YouTube has almost completely suppressed certain conspiracy theories from being recommended to viewers on its platform, according to new research, but others are slipping past its filters.
Misleading videos on topics including the flat Earth conspiracy theory and the 9/11 terror attacks had previously been amplified by the company’s popularity-based recommendation algorithms.
The company announced efforts to change the recommendation algorithm last year in order to demote harmful conspiracy theories and prevent their producers from profiting from spreading them.
The move followed a Sky News investigation which found the service was directing people towards misinformation and conspiracy theories by placing these YouTube videos prominently in its search results.
Researchers at the University of California, Berkeley, tested whether these changes worked by developing an automated system to watch through a year’s worth of YouTube videos, as the algorithm recommended to them.
Almost 70% of all views on YouTube come from its recommendations section. The recommendation algorithms promote videos based on a number of factors which measure user engagement.
Conspiracy theories are particularly good at being selected because they feature “novel and provoking content” according to the researchers, which “tends to yield higher than average engagement”.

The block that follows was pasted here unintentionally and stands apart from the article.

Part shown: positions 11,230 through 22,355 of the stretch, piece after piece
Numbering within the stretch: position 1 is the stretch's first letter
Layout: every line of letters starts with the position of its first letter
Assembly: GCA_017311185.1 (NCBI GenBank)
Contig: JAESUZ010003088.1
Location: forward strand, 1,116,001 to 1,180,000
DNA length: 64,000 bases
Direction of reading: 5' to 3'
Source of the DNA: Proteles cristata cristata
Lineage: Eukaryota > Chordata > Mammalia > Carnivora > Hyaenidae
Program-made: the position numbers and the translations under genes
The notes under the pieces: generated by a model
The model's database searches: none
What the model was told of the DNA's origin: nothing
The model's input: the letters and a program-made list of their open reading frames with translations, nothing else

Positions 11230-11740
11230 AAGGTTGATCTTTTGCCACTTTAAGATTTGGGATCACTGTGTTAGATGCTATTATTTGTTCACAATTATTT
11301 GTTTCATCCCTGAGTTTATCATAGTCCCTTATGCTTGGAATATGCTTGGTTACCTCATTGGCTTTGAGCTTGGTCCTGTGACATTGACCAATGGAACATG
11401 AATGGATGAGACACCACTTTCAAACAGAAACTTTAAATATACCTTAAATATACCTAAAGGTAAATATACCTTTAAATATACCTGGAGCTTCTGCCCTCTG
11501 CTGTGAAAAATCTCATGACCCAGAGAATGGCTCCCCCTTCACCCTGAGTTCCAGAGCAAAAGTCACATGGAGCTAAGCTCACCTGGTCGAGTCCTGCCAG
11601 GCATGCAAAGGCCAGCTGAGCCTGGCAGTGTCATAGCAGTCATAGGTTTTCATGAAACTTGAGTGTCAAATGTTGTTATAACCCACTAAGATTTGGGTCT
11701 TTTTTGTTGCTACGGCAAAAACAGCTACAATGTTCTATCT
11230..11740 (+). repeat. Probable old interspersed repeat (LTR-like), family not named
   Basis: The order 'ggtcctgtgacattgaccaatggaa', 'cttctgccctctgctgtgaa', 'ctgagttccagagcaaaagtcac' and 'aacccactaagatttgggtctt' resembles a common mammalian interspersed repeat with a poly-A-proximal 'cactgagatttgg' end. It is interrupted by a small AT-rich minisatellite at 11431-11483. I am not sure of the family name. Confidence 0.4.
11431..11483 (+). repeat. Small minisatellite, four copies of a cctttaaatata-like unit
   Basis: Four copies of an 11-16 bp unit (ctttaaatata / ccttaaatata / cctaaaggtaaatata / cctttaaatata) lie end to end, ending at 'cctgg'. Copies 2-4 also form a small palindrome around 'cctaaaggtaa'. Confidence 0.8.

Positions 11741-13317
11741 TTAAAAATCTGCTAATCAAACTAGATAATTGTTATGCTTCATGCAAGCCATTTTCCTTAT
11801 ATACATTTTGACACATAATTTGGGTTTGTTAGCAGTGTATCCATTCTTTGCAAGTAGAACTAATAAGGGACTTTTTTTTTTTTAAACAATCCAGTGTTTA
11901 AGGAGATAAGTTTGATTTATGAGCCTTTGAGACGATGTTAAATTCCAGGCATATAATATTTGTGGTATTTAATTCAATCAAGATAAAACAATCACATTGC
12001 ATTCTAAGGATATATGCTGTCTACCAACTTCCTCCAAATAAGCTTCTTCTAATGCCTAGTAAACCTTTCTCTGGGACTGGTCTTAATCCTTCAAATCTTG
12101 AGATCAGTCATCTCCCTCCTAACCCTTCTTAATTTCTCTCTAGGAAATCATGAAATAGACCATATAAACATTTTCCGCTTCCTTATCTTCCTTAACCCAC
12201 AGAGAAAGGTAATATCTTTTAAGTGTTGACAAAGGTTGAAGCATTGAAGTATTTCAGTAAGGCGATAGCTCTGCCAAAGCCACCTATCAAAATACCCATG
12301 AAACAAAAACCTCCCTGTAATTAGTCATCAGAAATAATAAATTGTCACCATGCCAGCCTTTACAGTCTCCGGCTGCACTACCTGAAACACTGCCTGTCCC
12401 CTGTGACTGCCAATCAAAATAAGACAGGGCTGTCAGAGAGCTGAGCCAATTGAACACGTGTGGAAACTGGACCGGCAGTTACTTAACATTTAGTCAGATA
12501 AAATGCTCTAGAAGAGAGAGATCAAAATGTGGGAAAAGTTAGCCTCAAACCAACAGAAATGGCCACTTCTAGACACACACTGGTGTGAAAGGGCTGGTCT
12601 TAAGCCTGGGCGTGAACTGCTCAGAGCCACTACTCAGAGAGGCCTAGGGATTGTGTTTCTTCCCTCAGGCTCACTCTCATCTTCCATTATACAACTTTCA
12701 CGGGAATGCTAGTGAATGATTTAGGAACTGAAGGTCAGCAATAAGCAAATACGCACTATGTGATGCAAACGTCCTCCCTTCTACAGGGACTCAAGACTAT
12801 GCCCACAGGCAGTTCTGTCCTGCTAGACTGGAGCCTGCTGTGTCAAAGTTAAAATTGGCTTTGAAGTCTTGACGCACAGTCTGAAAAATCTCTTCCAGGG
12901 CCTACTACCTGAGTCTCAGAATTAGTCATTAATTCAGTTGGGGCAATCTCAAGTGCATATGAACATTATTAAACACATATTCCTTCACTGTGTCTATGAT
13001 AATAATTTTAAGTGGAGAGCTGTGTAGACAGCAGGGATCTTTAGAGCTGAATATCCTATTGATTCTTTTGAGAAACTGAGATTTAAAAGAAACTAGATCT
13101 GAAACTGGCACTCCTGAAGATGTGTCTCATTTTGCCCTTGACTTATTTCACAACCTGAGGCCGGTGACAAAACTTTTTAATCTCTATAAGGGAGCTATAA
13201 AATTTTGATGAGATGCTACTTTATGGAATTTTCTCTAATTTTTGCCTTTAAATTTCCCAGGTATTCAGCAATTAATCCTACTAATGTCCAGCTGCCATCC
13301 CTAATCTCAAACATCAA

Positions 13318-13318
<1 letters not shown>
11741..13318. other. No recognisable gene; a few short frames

The researchers found that when it came to the specific types of conspiracy which YouTube had said it would tackle, it had managed to tackle them very well.
Relatively few videos were found promoting flat Earth conspiracy theories or alleging that the US government was responsible for the 9/11 attacks, content which Sky News found was being heavily promoted, alongside theories regarding 5G.
Videos on other common conspiracy theories – such as those surrounding the assassination of President John F Kennedy and the Sandy Hook shooting – are also now rarely promoted.
But the researchers say that although “highly publicised topics fall under closer scrutiny… other conspiracies are still regularly recommended.”
This includes conspiracies surrounding climate change and aliens, the report said.
The impact of these recommendations cannot be understated, the researchers argue.
“With two billion monthly active users on YouTube, the design of the recommendation algorithm has more impact on the flow of information than the editorial boards of traditional media,” the paper stated.
They noted the role of its search engine is “even more crucial” in the light of three specific aspects of the platform.
Firstly, it is increasingly used as a primary source of information, especially for young people, meaning the impact it has on their education is more deserving of scrutiny now than ever before.
Secondly, it has a practical monopoly on the web video market. There are no competitors who could conceivably force YouTube to change by outperforming it.
And the third most important aspect to consider was what the team described as the “ever-growing weaponisation of YouTube to spread disinformation and partisan content around the world”.
Despite the importance of YouTube to modern society – which far exceeds that of most traditional, regulated media organisations – “the decisions made by the recommendation engine are largely unsupervised and opaque to the public” the scientists add.